The most obvious demonstration of both Anne’s cool-headed composure and her excellent medical skill is in the scene on the Cobb, when Louisa falls and sustains a head injury. The picture has changed from silliness and laughter to sudden and utter tragedy, and if you will remember back to your first reading of Persuasion I am sure you will recall your gasp at that momentous sentence of Austen’s which moves from Louisa’s smile and flirtatious determination to jump once again into Captain Wentworth’s arms, to the completely unexpected mismanaged “half a second [in which] she fell on the pavement on the Lower Cobb, and was taken up lifeless!” There lies Louisa, and her stillness is reflected and magnified by the suspended animation of those around her: “There was no wound, no blood, no visible bruise; but her eyes were closed, she breathed not, her face was like death. – The horror of that moment to all who stood around!” (109).
Mr. Curtis, Apothecary at Alton
I want to examine closely just who does what next. First of all, the silence is broken by the hysterical cries of Anne’s sister Mary, who screams “She is dead! she is dead.” Wentworth, Anne’s hero, is completely paralysed. He can do nothing but hold Louisa and look “on her with a face as pallid as her own, in an agony of silence” (109). When finally he does manage to speak, it is not to take control, but to call meekly and desperately for assistance: “Is there no one to help me?” he entreats “in a tone of despair, and as if all his own strength were gone” (110). He is almost as limp as Louisa; he is completely impotent and has no idea what to do.
Charles, also, is numbed by the experience. He is held back when Mary catches hold of him in her panic, but Austen tells us Mary’s grasp is only “contributing with his own horror to make him immoveable” (109). He cannot act. Henrietta, responding to Mary’s conjecture that Louisa is dead, faints away and adds to the array of victims when she nearly breaks her own head but for the quick action of Captain Benwick and Anne, “who caught and supported her between them” (110).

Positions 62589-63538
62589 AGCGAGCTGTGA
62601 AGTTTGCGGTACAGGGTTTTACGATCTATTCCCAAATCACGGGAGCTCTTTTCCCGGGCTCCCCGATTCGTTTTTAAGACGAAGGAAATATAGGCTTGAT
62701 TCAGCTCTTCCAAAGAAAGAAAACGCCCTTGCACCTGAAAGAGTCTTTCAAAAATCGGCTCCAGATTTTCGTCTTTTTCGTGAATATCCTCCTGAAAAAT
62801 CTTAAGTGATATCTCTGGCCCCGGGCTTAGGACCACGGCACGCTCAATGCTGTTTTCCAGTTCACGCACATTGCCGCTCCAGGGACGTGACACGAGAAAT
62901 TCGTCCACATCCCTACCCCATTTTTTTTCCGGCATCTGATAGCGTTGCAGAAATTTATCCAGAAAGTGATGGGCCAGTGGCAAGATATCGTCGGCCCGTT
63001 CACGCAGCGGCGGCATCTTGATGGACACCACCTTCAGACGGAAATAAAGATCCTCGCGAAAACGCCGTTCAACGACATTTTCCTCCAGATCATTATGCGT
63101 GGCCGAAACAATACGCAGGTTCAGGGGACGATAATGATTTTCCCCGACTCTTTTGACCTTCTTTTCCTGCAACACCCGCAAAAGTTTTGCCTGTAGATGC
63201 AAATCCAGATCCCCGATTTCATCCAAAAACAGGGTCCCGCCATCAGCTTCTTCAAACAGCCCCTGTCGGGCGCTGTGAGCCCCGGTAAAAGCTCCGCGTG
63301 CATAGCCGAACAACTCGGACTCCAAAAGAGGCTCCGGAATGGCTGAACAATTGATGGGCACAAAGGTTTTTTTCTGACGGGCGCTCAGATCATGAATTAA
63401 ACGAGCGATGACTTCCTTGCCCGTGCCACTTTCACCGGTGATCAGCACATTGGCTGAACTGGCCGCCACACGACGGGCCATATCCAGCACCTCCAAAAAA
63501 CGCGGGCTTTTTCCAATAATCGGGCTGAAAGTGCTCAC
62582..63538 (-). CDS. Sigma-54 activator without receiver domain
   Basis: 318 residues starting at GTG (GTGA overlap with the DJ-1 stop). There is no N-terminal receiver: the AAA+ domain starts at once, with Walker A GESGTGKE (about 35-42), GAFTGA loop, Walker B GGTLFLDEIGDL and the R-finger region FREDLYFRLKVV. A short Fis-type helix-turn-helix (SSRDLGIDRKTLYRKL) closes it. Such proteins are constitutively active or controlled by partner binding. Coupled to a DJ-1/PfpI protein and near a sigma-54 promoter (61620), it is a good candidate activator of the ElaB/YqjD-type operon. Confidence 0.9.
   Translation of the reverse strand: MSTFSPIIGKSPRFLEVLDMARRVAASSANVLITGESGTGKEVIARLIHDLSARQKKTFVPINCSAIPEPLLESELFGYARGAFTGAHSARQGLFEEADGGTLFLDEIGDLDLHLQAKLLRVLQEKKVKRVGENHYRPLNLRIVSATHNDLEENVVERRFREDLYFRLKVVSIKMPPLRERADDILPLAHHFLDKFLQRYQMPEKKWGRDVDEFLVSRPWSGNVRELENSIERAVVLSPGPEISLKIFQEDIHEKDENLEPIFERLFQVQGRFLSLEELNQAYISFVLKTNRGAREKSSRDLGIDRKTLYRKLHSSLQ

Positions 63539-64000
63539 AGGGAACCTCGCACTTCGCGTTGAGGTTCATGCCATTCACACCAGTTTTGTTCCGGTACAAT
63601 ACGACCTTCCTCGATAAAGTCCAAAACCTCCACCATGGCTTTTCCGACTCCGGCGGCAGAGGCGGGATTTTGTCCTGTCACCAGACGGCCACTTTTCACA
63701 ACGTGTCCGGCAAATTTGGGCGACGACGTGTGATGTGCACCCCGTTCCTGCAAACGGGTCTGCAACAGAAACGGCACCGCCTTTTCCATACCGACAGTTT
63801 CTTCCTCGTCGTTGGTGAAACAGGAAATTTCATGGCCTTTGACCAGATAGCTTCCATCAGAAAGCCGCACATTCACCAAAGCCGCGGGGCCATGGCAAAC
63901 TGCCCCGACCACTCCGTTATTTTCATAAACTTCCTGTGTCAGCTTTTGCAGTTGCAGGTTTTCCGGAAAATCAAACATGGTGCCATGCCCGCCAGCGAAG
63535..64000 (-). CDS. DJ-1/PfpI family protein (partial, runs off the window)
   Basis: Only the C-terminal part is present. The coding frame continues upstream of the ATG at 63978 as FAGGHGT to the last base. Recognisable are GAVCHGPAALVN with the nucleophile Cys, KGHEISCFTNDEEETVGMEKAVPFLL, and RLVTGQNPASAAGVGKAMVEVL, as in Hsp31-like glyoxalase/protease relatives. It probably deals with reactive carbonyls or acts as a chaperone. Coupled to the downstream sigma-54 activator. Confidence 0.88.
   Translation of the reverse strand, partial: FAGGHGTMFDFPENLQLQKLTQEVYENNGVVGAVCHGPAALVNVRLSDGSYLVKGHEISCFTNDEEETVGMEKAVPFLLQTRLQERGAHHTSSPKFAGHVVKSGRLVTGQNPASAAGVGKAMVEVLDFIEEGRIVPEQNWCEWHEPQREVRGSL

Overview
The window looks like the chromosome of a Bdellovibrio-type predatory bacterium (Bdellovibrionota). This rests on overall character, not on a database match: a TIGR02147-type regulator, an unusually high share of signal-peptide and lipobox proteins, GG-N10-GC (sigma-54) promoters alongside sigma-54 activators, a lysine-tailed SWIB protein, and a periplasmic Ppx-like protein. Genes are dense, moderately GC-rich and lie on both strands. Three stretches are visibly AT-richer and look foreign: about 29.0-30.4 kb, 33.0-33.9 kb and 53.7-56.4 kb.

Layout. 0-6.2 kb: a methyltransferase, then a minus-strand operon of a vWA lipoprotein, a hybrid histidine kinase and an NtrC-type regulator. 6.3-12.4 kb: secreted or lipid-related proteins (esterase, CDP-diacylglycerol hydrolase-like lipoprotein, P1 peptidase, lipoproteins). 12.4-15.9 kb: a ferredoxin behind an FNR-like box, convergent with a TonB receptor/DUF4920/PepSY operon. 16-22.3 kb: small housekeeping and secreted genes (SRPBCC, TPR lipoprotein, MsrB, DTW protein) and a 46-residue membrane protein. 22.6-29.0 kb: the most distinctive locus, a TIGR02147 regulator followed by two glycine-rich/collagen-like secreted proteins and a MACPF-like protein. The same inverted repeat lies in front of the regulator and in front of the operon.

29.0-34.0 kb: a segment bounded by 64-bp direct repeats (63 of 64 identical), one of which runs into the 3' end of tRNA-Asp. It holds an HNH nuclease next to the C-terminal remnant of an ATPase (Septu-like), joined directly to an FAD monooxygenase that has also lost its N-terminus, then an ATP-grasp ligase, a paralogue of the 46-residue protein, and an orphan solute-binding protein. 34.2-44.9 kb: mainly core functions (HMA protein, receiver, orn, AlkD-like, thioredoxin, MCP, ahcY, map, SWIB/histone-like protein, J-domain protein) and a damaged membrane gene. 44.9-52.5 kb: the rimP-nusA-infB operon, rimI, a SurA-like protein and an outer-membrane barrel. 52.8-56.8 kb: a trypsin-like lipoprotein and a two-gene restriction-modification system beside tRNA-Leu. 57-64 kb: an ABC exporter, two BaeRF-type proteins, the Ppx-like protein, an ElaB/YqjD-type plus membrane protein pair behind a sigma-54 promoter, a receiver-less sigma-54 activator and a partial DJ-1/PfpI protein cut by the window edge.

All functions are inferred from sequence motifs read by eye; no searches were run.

At this point, it might seem plausible that Captain Benwick would take over. This is his home territory, he is a naval officer, and we are used to seeing men in control. But no! It is Anne who takes charge. She begins in the manner of what we now call triage, which is defined in Dorland’s medical dictionary as “The sorting out of casualties of … disaster, to determine priority of need and proper place of treatment” (1610). Anne takes the active role of triage officer, crying out to Captain Benwick to assist Captain Wentworth: “Go to him, go to him … for heaven’s sake go to him … Leave me, and go to him.” Anne clearly recognizes that it is Louisa who needs attention before the hysterical Mary, or the fainted Henrietta, and she gives clear instructions of what must be done: “Rub her hands, rub her temples,” and summons the wherewithal to provide the only drug on hand: “here are the salts,” she says, and then positively commands Benwick to “ – take them, take them” (Austen, 110). Captain Benwick, rather than taking control of the disaster himself, obeys Anne’s orders and responds.
Charles, too, follows Anne’s command and helps Benwick to do “every thing … that Anne had prompted.” Meanwhile, Captain Wentworth, the brave naval officer, can only stagger “against the wall for his support” and exclaim “in the bitterest agony. Oh God! her father and mother!” The smelling salts have not worked and he instantly admits defeat and loses all his sense of logic. While he falls into this emotional stupor, Anne again takes charge: “A surgeon!” (110) she cries out.